The Office of the Attorney General reports that fatal drug overdose rates hit a new in 2016. They also report that this year’s spike represents the largest single-year increase in American history. In 2015, there were approximately 53,000 fatal drug overdoses in the United States, up from the more than 47,000 the year prior. Preliminary numbers have the 2016 figure at just about 60,000. With the rising rates of opioid and heroin addiction among Americans of all ages, it’s little wonder that fatal drug overdose is now the leading cause of death among United States residents under 50 years of age.
Data compiled by the New York Times paints a grim and desperate picture and highlights the need for more enhanced treatment access to those suffering from drug and alcohol addiction. Because drug deaths take a long time to certify, the Centers for Disease Control and Prevention will not be able to calculate final numbers until December. To put these rates in perspective, traffic fatalities for the entire nation topped out at about 40,000, according to data from the National Safety Council. Although this represents a six percent increase and a ten-year high, it’s still nearly 20,000 short of fatal drug overdose rates.
Drug overdose is plaguing every area of the country, from California to Ohio, which saw at least 4,100 overdose deaths last year, to New Jersey, which has become one of the most heavily-plagued regions in the Northeastern United States. It’s hard to discount the role that prescription painkillers and heroin are playing in this increasing and alarming escalation. While anti-overdose tools like Narcan may have saved lives in recent years, they must be met with prevention, education and treatment in order to keep communities drug-free to begin with. The pursuit of a drug-free nations starts with grassroots efforts.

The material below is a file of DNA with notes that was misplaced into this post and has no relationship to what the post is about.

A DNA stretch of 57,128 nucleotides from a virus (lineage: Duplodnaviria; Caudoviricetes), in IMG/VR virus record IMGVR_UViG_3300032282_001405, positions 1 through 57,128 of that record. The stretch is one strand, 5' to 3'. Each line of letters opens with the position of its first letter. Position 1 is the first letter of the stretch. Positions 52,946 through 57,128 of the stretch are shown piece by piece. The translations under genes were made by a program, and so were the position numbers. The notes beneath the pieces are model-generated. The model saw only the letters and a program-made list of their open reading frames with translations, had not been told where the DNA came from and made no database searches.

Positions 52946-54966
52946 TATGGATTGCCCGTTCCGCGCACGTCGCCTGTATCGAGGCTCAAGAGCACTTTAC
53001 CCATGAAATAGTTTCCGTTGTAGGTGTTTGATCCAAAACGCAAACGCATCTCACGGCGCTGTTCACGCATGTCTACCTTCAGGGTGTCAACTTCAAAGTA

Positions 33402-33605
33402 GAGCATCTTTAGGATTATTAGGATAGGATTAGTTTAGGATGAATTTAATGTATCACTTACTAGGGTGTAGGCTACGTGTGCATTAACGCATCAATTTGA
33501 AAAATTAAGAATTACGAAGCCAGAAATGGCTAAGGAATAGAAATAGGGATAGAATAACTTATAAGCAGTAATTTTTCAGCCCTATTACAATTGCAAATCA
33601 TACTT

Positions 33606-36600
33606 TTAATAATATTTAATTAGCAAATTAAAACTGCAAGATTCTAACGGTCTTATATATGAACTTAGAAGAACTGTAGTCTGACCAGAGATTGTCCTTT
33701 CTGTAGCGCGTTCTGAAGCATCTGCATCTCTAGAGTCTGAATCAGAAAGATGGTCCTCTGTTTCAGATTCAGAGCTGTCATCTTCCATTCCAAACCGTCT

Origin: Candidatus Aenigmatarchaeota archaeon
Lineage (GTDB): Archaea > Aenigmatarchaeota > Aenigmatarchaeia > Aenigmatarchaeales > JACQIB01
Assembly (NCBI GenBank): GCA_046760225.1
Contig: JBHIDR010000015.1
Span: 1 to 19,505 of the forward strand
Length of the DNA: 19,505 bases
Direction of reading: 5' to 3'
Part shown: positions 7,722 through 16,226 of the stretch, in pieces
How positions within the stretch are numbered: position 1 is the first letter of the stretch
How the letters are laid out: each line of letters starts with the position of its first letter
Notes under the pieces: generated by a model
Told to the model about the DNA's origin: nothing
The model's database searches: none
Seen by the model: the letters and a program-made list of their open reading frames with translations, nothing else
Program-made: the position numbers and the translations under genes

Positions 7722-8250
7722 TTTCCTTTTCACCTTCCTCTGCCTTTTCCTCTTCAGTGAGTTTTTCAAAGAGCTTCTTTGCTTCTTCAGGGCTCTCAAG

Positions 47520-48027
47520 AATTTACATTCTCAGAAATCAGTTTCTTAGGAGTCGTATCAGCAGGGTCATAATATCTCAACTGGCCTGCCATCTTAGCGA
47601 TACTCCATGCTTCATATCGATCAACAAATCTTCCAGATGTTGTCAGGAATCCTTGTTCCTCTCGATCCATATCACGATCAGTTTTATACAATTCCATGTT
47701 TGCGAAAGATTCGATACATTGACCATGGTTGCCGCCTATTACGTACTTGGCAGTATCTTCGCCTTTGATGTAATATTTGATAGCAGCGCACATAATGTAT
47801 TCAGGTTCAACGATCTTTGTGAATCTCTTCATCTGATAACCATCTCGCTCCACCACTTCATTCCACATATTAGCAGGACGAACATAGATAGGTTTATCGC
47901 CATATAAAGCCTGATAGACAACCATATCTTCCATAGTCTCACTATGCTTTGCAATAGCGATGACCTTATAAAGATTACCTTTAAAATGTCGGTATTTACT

To make matters worse, all data indicates that the problem is likely to worsen in 2017, as drugs like fentanyl make further inroads into all areas of the United States. Fentanyl is said to be 100 times more potent than pure heroin and has become the leading opioid-related public health issue in many parts of the country. In 2015, deaths from synthetic opioids, including illicit fentanyl, rose 73 percent to 9,580. Heroin deaths rose 23 percent and prescription opioid deaths rose four. While more and more money and attention is being paid to the opioid crisis, it’s uncertain whether or not it will make an immediate difference.